Five Die in One Room in Motel Fire

Five Die in One Room in Motel Fire

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Five persons died and 17 others were injured when fire in a motel spread from the first-floor room of origin through the ceiling to the second floor. Fire also extended across a narrow areaway to a second wing of the building.

The alarm for the Brooks Motel at 7301 Richmond Highway in Fairfax County, Va., was received by phone at 4:51 a.m. last May 9.

The Brooks Motel was a two-story, U-shaped, masonry building with the top of the U facing east. On the north side was the Flame Room, a combination bar and restaurant. The motel was occupied by 40 to 50 persons of all ages, from an infant to the elderly, including many transient guests. The latter made an accurate figure hard to establish.

Second alarm requested

The first fire unit to arrive on the scene was Wagon 11 from the Penn Daw Fire Station. Sergeant J. Stearn reported heavy smoke showing and called for a second alarm. This motel has long been a target hazard and fire fighters knew if there ever was a fire of any consequence there, lives would be lost.

It was evident to Stearn that people were trapped. A resident who had escaped from the building confirmed this. In addition it was learned that a county police officer, who arrived on the scene before the fire department, was on an awning helping people get out of the second floor of the north wing. Shortly afterward, a fire fighter fell through this awning with his breathing apparatus and was injured seriously enough to be admitted to a hospital.

The first-in Wagon 11 went to the rear where the sergeant and a fire fighter grabbed an 1 1/2-inch line and went up the rear fire escape. They put the line in operation to protect the fleeing occupants. This was a successful tactic.

Fire darkened down

In the meantime, the second-in engine, Wagon 9 came in the first floor entrance and darkened down the fire in the hallway leading to the second floor stairs. This fire was not completely extinguished as these men were trying to make the second floor and get the trapped people out. Shortly afterward, a second line was taken to both the second and first floor attack points for extinguishment. The total knockdown time (not extinguishment) was an estimated 10 minutes.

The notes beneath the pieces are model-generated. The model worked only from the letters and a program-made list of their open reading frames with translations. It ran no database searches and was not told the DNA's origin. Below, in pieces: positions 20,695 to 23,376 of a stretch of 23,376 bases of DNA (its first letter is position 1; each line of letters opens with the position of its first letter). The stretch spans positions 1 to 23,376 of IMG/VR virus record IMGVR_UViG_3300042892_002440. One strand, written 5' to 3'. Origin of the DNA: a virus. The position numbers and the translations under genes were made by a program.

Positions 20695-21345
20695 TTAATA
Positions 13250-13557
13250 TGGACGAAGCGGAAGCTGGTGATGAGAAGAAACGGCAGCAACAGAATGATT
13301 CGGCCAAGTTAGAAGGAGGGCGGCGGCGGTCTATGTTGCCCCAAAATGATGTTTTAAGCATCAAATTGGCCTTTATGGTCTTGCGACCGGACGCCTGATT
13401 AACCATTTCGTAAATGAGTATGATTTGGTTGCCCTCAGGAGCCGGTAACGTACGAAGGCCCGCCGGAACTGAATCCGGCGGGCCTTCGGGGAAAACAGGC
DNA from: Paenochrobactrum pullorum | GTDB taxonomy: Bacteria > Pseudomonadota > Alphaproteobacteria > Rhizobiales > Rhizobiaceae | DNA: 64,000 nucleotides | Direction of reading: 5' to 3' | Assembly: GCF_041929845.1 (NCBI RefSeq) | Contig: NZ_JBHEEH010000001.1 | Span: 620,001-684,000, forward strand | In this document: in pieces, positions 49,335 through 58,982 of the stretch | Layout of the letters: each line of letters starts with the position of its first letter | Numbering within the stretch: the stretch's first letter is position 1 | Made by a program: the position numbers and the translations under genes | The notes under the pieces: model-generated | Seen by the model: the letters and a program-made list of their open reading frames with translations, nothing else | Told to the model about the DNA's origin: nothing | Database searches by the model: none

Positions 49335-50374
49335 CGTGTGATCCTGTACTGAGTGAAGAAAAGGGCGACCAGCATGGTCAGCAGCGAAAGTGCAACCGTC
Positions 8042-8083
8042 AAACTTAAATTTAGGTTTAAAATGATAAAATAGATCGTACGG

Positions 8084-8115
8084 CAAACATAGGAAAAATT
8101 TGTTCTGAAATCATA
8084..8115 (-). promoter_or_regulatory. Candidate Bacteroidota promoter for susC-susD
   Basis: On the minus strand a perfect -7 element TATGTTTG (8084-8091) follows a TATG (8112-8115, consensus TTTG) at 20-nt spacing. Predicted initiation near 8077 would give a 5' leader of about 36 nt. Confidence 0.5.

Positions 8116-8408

Also, a line and a ground ladder were taken to the police officer on the awning on the north side of the motel. Wagon 11 dropped a line in front of the building which was supplied by Wagon 9, the second-in engine. The second-due truck from Station 24 laddered the building on the south side to both ventilate and help evacuate occupants.

After the second-due company from Company 9 made the second floor, they found five bodies in one bathroom, three of them in the shower. One of the victims was a 19-month-old child.

The injuries included burns, smoke inhalation, cuts and sprains and broken bones from jumping. Three burn victims were flown from the nearby Mount Vernon Hospital to the Washington, D. Hospital burn unit by military helicopter from nearby Fort Belvoir. The displaced guests were put up in area motels by the Red Cross. The occupants who escaped safely, other than minor injuries, said they were alerted by screams of “fire.”

Burn-through of first-floor ceiling of motel in Fairfax County, Va., is shown in this photo. Springs of bed on second floor show at top of photo.

Fairfax County, Va., Fire and Rescue Services photos

Burned stairway is where fire was stopped.Rear view of motel shows narrow areaway between wings and fire escapes.

Investigators believe the fire started from a faulty TV set on the first floor in a room of the south wing. The fire extended both up through the ceiling and out a window and across an approximately 3-foot areaway to the north wing.

Research showed that the building was inspected at least five times in the last year and no major violations were found. Captain Peck of the fire marshal’s office stated that if the building had been constructed today, it would not meet code regulatio ns.

The total response was six engine companies, some two-p iece, two truck companies, an elevating platform, a heavy squad, seven ambulances and 65 men.

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